Middle Schools Project: Families & Schools Together for Children and Neighbourhoods
The Middle Schools Project involved implementing the Middle Years F&ST program, an adaptation of the Families and Schools Together (F&ST) model. Middle Years F&ST is aimed at pre-teens (9 to 12 years old) who exhibited risk factors such as family disorganization and isolation, school difficulties, and aggressive behaviour. It was offered in six schools in four provinces across Canada over a three-year period beginning in 2002/03.
The goal was to develop resilience in children and build protective factors to reduce the likelihood of future violence and criminal behaviour. Expected outcomes included:
- reduced behavioural problems at home, at school, and in the community,
- growth in social skills,
- improved family cohesion and adaptability,
- expanded support systems,
- greater interaction with and attachment to the school and community,
- greater family stability, and
- improvement in the child's academic performance.
A collaborative team including school staff, community agency representatives, parents and youth was formed at each school to plan and deliver weekly sessions for families and their children over an 11 week period. Program activities included a family meal, family communication games, time for children to socialize with one another, a parent support group, and one-to-one time between parent and child. After the 11 weeks, parents could join F&STWORKS, and attend monthly support meetings for a further two years. Over the course of the project, 206 families graduated from the program.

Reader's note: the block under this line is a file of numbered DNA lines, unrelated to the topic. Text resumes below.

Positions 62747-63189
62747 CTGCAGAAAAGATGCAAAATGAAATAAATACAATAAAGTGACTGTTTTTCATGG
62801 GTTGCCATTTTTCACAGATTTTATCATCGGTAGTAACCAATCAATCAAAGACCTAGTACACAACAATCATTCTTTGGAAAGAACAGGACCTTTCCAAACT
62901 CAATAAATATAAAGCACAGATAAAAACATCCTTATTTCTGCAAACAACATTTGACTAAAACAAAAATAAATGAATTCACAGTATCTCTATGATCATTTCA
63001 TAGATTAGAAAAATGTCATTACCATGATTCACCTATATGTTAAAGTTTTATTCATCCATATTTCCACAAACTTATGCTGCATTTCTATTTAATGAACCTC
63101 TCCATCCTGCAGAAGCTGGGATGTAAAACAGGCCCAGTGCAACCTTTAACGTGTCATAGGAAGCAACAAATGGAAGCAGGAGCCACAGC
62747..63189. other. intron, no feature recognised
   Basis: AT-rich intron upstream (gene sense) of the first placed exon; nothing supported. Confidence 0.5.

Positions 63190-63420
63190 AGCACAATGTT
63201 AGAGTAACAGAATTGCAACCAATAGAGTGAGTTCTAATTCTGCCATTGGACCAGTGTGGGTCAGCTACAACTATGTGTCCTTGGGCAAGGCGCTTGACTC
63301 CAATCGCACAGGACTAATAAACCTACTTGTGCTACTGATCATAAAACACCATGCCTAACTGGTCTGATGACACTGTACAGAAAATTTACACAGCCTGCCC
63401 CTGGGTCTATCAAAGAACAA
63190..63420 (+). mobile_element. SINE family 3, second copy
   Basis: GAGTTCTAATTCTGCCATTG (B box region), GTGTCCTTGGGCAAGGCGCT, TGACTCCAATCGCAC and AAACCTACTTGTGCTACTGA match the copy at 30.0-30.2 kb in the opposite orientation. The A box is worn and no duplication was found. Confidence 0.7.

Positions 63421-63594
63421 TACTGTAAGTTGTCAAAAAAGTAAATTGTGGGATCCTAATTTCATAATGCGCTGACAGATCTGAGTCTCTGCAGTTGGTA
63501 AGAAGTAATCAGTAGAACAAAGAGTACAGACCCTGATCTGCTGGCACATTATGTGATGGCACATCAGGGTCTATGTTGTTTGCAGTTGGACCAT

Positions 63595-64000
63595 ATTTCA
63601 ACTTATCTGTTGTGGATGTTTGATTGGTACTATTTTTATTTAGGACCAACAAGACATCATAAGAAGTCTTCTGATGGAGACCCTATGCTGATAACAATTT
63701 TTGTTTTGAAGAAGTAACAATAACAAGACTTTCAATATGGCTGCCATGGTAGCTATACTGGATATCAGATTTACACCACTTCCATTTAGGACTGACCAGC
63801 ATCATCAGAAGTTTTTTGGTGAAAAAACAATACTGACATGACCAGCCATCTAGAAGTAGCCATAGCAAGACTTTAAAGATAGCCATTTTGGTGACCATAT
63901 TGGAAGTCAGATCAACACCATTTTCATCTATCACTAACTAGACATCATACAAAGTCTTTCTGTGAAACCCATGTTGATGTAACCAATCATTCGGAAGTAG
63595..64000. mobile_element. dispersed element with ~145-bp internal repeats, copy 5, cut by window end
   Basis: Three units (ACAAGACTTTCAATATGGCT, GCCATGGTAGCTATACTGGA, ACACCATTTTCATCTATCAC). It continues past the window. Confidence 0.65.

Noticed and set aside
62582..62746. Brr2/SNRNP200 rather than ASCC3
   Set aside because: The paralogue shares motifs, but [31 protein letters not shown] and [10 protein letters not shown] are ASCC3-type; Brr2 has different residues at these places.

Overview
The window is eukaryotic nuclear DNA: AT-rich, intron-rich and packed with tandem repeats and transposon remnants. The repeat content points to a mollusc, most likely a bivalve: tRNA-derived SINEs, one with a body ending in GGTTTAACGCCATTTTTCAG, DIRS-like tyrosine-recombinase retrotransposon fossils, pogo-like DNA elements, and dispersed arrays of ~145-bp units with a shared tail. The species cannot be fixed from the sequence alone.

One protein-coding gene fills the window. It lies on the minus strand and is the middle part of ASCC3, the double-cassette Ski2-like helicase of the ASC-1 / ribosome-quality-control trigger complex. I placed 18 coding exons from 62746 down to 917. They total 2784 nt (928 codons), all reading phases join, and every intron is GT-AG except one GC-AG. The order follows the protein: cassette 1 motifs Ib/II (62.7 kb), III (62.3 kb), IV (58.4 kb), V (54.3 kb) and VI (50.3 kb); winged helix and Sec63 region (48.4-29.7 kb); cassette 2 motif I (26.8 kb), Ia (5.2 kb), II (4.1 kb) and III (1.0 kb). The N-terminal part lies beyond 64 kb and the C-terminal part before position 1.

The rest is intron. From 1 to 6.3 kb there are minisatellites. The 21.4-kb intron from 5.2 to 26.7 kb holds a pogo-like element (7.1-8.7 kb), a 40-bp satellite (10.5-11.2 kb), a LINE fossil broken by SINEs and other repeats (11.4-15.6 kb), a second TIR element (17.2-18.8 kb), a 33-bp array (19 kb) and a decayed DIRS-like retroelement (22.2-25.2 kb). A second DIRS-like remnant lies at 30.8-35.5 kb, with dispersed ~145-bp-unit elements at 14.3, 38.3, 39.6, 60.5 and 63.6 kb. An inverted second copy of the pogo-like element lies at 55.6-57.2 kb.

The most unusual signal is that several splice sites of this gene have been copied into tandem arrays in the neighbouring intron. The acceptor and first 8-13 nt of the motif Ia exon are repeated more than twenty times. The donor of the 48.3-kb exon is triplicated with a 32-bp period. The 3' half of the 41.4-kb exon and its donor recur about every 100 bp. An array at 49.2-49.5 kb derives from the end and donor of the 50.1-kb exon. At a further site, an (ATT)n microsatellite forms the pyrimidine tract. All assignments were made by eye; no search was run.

A quasi-experimental design was used for the evaluation. Data was collected from the participants for an 11-week non-intervention period prior to program start and again at intake, thus enabling the evaluator to compare any changes occurring over the 11 weeks of the program with those occurring during the earlier period. Post-program data was collected at one and two-year intervals afterward to determine whether program goals were met and sustained. Standardized instruments were used to collect data on children' behaviour, parental social support, and family characteristics. Information on program implementation, parental satisfaction, and behavioural incidents at school was obtained through additional questionnaires, school records, observation, focus groups, and interviews.
The process evaluation revealed that:
- Over 30% of the children functioned below grade level academically at intake.
- 89.5% either had received historically, or were currently receiving, some type of special service (e.g. learning assistance, speech therapy, psychological services) from the education system.
- 45% of families who entered the program reported income levels below $30,000 per year.
- On entry, children had social skills below the mean as rated by parents and teachers on the Social Skills Rating Scale (SSRS).
- Most families attended all 9 family sessions; the mean for graduating families was 8.4.
The outcome evaluation revealed that:
- Parents gave the program a mean rating of 8.7/10, indicating high satisfaction. The majority also reported improved relationships with their child, with school personnel, and with other parents.